Wednesday, April 28, 2010

The Christian Life

As I mentioned in Monday's posting, a central theme found throughout the Gospel of John is the divinity of Jesus. The claim that Jesus is fully divine is expressed through John's use of two words - "I AM." To understand the theolgical importance of these two words we must go back and examine the calling of Moses (Exodus 3), in which the Lord reveals his name as "I AM WHO I AM." The divine name that was revealed to Moses provides the theological background for understanding John's claim that Jesus is the fully divine Son of God.
Within the narrative of John's gospel, we find seven "I AM" statements attributed to Jesus:
  • I AM the Bread of Life
  • I AM the Light of the World
  • I AM the Door of the Sheep
  • I AM the Good Shepherd
  • I AM the Resurrection and the Life
  • I AM the Way, the Truth, and the Life
  • I AM the True Vine

All of these statements are descriptive of the divine nature of Jesus. The series of "I AM" statements culminates in John 18:5-6, when Jesus is arrested in the Garden of Gethsemane. Jesus asks the guards, "Whom they are looking for,?" to which they respond, " Jesus of Nazareth." Jesus says, "I AM," and all those who were standing before him fell to the ground. In the Old Testament, when the presence of God was manifested, those who were standing fell to the ground. John is clearly identifing Jesus as God.

Jesus as the Vine

The image of the grapevine is used to describe the people of Israel. The true people of God are now those who belong to Jesus, those who abide in his presence and obey his commandments. The image of the vine powerfully describes the nature of the Christian life. Just as a branch must remain connected the vine, which is the source of its life and nourishment, so must we as Christians remain connected to the presence of Jesus, who is the source of our life.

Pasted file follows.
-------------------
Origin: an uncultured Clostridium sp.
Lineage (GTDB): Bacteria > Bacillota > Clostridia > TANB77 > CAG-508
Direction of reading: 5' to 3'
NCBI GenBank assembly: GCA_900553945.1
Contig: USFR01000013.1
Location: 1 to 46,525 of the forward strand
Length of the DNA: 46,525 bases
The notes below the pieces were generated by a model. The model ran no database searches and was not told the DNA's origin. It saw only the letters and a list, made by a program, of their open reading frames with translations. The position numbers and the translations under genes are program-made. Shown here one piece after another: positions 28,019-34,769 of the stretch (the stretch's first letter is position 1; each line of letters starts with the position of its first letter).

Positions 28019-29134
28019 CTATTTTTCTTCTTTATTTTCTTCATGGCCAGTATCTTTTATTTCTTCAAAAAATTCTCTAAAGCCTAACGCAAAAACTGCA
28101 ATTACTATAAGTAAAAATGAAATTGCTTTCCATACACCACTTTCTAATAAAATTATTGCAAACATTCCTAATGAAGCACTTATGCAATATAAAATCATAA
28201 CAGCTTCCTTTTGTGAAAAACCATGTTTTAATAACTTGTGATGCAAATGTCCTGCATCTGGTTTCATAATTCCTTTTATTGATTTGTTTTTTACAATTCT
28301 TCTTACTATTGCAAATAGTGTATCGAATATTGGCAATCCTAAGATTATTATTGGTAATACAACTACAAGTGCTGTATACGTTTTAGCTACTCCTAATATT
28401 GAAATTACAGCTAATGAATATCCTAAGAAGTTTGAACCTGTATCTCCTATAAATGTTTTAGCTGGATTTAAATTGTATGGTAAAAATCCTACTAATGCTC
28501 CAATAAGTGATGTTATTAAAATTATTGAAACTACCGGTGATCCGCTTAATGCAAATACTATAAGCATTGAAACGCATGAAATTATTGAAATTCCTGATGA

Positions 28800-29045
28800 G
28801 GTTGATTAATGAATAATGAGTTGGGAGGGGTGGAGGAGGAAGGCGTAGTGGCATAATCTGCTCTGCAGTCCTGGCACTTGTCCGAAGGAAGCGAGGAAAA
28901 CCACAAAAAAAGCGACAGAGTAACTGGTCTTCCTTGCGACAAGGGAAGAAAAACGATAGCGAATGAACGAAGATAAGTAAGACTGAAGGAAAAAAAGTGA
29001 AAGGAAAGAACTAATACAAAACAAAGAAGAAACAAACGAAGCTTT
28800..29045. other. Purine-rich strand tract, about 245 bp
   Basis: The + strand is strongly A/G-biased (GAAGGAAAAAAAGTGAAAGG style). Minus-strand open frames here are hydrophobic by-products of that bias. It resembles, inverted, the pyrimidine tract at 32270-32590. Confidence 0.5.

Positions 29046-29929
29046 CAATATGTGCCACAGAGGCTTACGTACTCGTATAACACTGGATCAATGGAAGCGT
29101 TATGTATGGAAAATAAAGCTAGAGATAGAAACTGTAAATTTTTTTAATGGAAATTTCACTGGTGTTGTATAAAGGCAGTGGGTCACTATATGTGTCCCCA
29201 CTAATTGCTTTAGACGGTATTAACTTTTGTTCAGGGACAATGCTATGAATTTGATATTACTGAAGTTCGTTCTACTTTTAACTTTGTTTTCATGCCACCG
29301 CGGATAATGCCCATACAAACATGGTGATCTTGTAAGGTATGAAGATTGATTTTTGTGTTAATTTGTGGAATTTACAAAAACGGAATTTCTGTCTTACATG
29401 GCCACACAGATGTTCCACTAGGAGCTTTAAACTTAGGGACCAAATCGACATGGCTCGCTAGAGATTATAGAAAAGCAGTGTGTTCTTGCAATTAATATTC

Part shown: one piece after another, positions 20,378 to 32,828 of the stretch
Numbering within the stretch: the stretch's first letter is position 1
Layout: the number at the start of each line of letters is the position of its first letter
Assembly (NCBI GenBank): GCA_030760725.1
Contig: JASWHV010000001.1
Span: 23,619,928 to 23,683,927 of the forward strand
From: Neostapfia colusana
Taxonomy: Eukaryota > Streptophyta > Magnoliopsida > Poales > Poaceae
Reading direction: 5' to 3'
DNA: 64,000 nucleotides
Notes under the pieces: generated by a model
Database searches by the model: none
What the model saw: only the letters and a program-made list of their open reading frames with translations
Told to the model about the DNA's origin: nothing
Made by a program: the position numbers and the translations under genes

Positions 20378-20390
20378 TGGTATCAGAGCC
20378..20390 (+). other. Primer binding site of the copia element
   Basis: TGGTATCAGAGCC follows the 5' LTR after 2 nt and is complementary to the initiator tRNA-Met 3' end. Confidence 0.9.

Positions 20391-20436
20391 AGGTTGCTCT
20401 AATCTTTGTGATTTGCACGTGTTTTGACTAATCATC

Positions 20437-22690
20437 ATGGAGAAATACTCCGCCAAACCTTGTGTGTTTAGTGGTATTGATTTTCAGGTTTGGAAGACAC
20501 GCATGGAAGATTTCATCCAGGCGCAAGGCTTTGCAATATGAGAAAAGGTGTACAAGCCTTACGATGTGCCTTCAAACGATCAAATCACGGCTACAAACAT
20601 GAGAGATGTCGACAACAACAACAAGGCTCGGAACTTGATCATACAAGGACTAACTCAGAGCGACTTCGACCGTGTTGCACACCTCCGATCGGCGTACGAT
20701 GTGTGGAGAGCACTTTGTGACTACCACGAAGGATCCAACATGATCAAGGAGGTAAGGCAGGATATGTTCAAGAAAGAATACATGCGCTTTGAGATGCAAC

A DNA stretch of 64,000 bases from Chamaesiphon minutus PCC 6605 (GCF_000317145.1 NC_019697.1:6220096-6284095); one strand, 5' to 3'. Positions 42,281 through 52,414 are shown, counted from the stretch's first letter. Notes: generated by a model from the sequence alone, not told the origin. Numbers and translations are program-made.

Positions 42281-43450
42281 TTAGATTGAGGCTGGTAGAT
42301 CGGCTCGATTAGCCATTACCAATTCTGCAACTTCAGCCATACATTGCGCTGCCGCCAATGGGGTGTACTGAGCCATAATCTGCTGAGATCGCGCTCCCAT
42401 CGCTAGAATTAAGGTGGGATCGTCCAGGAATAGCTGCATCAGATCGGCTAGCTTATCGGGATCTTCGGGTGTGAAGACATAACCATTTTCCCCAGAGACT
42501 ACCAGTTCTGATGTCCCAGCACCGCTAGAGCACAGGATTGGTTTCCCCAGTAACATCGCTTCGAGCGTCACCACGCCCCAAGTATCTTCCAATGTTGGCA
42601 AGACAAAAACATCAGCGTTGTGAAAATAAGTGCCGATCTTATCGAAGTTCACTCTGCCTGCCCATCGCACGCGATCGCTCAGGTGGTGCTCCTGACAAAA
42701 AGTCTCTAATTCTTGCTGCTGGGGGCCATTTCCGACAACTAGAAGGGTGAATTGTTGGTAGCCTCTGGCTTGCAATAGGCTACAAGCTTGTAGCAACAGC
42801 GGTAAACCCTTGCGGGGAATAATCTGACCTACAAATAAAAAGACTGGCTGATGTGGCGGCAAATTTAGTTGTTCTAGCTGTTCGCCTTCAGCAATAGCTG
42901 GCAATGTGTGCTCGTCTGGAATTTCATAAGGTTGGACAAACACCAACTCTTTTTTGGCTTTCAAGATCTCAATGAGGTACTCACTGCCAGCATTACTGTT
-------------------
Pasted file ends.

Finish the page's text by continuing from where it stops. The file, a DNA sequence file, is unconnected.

1. There are alot of stories in the Bible that are difficult to understand such as Wednesday's reading in that God answers all prayers if you abide in him. Does this simply mean that if a prayer is not answered then one does not abide in him?Could you go into detail about this? Also, are there still miracles being done today such as healing of the sick in Jesus name as it was in Biblical times?

  2. The issue of unanswered prayer is difficult. Because we are still broken, fallible human beings, our understanding of God's ways are imperfect. Therefore, we can't say that any one thing is the reason our prayers go unanswered. And course, prayer is only "unanswered" from our perspective...God often answers our prayers in ways that we do not expect or even fully perceive. If we find ourselves in a place where we feel God is distant and not "answering" our prayers, then we need to evaluate our spiritual lives. Are we abiding in Christ and in his word? Are we connected spiritually with other Christians? Are we seeking to live holy lives? These are questions that we continually wrestle with in our relationship with God. However, we should never judge ourselves or condemn ourselves and say that we must not be abiding in Christ, because our prayers are not answered. It is not that simple. Jesus says these things to challenge us and draw us closer to him.

  3. HEALING...yes, there are miracles still happening today. I have been involved in healing ministry for several years now and I have witnessed physical healings as well as emotional and spiritual healings. It is interesting that miracles seem to be happening in other parts of the world, such as Africa and Latin America where people are less reliant on material wealth and possessions. Their faith is in God alone and, therefore, they seem to be more open to the miraculous in their midst.